Beauty / Health and wellbeing | 17.07.2015

Adult acne: what's the deal?

Adult acne is so not fair. We expect a bit of acne as teenagers, but once the hormonal fluctuations of adolescence subside and we reach adulthood, we are well and truly ready for a flawless complexion.

So when adult acne strikes, it can be embarrassing and frustrating. Even mild episodes of acne can lead to scarring, which can be both physically and psychologically damaging. You might want to rush out to the pharmacy and buy some heavy duty acne products that promise to rid you of pimples fast, but don't go there.

Unfortunately, skin care alone cannot assist with acne prevention and control. Most mainstream products are full of harmful chemicals that don't help your acne; they exacerbate it.

You're better off taking a more holistic approach. By learning about the causes and contributing factors of adult acne, you can work from the inside out to balance hormones and put the right nutrients into your body, which will help reduce and eliminate breakouts.  

Here's what you need to look at. . .


During certain times, such as puberty, perimenopause and menopause, the oil (sebaceous) glands become more active. This affects the follicular epithelium, increasing the cell turnover and creating an inflammatory response. The gland becomes swollen and forms a bacterium (propionibacterium) that results in the formation of acne.

The bacteria colonise the swollen gland, causing inflammation and pus and leading to pustules, lesions and skin eruptions. In very severe cases, the glands may burst into the skin and produce cysts.

Hormonal breakouts tend to occur during ovulation or the week before menstruation. Hormonally induced acne usually occurs when the ovaries' ability to release eggs is impaired. When this happens, the male hormones (androgens) are secreted in excess, resulting in acne.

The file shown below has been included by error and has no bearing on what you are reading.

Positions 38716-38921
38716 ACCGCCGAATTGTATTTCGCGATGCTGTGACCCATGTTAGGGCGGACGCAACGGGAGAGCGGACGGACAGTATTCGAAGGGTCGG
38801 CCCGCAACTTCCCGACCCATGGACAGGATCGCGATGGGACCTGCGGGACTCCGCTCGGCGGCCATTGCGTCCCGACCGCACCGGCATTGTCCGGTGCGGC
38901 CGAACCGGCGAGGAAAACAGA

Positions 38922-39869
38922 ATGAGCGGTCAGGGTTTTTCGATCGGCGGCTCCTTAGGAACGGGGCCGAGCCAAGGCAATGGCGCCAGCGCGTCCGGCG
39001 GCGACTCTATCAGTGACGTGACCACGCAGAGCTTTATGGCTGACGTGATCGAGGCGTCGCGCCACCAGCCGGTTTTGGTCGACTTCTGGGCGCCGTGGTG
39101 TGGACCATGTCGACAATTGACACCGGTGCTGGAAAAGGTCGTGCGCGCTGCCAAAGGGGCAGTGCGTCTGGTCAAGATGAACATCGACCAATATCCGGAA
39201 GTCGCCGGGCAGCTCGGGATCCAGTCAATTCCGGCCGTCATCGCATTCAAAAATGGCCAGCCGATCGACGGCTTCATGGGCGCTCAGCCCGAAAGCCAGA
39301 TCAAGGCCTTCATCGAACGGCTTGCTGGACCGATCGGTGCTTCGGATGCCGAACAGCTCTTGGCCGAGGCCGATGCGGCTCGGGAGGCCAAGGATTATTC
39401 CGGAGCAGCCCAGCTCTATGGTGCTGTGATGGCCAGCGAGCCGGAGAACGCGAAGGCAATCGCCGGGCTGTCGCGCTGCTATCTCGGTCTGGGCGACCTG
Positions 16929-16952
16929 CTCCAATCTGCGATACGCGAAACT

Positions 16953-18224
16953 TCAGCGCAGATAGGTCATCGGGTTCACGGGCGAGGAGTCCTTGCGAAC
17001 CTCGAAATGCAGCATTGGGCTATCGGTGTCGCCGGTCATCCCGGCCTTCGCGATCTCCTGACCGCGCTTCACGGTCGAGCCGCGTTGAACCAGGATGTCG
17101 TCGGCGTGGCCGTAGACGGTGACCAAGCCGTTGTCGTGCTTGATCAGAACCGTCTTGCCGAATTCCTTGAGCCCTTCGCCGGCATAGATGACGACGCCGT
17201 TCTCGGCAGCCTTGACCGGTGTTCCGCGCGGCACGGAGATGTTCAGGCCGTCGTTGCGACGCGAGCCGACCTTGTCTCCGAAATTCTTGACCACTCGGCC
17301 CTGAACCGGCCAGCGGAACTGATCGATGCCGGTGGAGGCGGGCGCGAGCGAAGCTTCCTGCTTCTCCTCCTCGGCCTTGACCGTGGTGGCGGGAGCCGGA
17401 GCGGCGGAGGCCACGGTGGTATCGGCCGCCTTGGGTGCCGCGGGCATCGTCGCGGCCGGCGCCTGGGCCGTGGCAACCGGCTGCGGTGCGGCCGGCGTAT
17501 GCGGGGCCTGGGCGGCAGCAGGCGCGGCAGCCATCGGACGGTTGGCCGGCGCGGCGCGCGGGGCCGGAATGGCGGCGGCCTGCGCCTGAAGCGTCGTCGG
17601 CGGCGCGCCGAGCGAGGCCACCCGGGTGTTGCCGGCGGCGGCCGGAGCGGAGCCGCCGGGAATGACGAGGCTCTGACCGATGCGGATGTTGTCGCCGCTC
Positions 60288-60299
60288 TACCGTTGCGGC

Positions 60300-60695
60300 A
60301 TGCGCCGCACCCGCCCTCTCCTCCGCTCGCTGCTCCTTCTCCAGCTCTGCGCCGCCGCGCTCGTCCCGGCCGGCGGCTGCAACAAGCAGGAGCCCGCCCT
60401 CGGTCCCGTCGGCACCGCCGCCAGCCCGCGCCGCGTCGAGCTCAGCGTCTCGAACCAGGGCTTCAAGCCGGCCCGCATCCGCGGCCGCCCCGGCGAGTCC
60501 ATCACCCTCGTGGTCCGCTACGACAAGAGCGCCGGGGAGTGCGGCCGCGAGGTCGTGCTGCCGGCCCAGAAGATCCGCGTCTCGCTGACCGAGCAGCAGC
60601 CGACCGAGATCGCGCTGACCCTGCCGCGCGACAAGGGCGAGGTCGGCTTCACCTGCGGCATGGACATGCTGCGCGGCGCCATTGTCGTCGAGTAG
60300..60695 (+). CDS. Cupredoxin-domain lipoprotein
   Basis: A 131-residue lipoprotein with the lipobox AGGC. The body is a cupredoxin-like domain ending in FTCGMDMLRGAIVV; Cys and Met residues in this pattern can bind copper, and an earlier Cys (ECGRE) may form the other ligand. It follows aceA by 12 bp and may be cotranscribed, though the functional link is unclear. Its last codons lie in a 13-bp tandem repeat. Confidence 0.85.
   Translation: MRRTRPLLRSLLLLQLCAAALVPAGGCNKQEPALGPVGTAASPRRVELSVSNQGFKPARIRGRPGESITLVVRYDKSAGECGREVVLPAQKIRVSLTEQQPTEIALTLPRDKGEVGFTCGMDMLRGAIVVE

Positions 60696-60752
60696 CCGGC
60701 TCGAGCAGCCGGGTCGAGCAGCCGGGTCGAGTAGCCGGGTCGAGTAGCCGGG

Outbreaks can appear on the face, shoulders, scalp, upper arms and legs, upper chest and back. The pores can also become clogged with sebum, dried skin and bacteria, causing the skin to erupt into spots, pimples, red blotches and sometimes inflamed and infected pustules and abscesses.

To correct hormonal acne, many doctors prescribe birth control pills to prevent ovulation. 

Sugar and Insulin

Diets that are high in refined carbohydrates permanently boost insulin. Excess consumption of sugar results in a rise of insulin and may trigger androgens that in turn, can increase the prevalence of acne.  Sustained high insulin levels can elevate hormone levels, stimulating the production of oil that leads to clogged pores, bacterial growth and acne.


Ever had an acne breakout when you're stressed and wondered what the deal was? The hormone that is secreted by the pituitary gland in response to stress makes its way into the human sebaceous gland, which results in an increase in localised androgens and acne.

Diet and Nutrition